Wednesday


Greek PM Alexis Tsipras and Finance Minister Yanis Varoufakis

Greek PM Alexis Tsipras and Finance Minister Yanis Varoufakis

Financial crisis or political crisis?

Democracy does not come naturally to the governments of Europe. Europe may have the institutions of democracy, and have them in a stronger form than elsewhere in the world, but democracy has shallow roots in the Old World, and in extremis we are not surprised to see Europe move in the direction of statism or populism. The problem of elite opinion, which I began to examine in The Technocratic Elite, is especially strong in Europe, and it repeatedly encounters the limits of engineering consent.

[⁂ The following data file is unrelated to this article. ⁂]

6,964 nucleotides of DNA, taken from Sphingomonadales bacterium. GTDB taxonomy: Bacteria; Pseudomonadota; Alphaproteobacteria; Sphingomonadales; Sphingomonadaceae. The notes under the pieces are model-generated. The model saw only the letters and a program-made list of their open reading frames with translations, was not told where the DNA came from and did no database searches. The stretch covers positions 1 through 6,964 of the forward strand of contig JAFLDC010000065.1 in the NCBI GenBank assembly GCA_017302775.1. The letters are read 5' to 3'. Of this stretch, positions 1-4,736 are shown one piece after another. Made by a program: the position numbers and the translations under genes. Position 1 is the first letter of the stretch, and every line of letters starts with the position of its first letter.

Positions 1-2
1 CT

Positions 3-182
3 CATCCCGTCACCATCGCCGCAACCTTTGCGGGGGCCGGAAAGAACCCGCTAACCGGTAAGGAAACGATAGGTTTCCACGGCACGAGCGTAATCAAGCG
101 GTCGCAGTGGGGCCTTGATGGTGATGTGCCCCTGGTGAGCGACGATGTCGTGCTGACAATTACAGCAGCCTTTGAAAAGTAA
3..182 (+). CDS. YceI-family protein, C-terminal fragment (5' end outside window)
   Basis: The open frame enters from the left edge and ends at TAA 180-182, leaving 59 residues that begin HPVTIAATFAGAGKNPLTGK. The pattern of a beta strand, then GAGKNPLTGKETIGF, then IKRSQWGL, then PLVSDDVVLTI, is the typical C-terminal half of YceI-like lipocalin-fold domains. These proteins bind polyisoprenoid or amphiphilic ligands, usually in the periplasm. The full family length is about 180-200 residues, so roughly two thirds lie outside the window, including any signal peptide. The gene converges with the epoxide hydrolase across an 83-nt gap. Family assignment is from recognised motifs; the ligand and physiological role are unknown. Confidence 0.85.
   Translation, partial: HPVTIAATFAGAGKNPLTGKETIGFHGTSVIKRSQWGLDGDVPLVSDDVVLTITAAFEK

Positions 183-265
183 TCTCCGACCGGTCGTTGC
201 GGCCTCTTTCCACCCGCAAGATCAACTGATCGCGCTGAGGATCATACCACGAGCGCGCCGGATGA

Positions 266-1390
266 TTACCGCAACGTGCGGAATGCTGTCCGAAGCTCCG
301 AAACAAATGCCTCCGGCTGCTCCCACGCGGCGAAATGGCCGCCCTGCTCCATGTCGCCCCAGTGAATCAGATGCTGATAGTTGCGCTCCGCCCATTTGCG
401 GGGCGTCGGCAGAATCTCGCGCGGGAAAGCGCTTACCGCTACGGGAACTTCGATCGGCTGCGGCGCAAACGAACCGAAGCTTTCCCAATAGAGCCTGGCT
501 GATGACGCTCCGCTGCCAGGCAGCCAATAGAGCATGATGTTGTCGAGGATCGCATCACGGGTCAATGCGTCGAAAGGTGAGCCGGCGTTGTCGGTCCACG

Because of the strong democratic traditions of the nation-states of the western hemisphere, governments are eventually aligned more-or-less with public opinion, but in Europe the attempt to maintain a facade according to which elite opinion is presented as mass opinion leads to periodic instability in which the distance between elite and mass opinion opens up like a fault line during an earthquake, at time swallowing whole the political order entire. The European press, which is itself split between elite opinion and mass opinion, documents this divide. If you visit a European nation-state you will find highbrow media of a quality far superior to that of the US, but you will also find popular newspapers and magazines pandering to the lowest common denominator (the “yellow press”). The individual who reads the Financial Times (as I do) is likely to never read The Sun, and vice versa.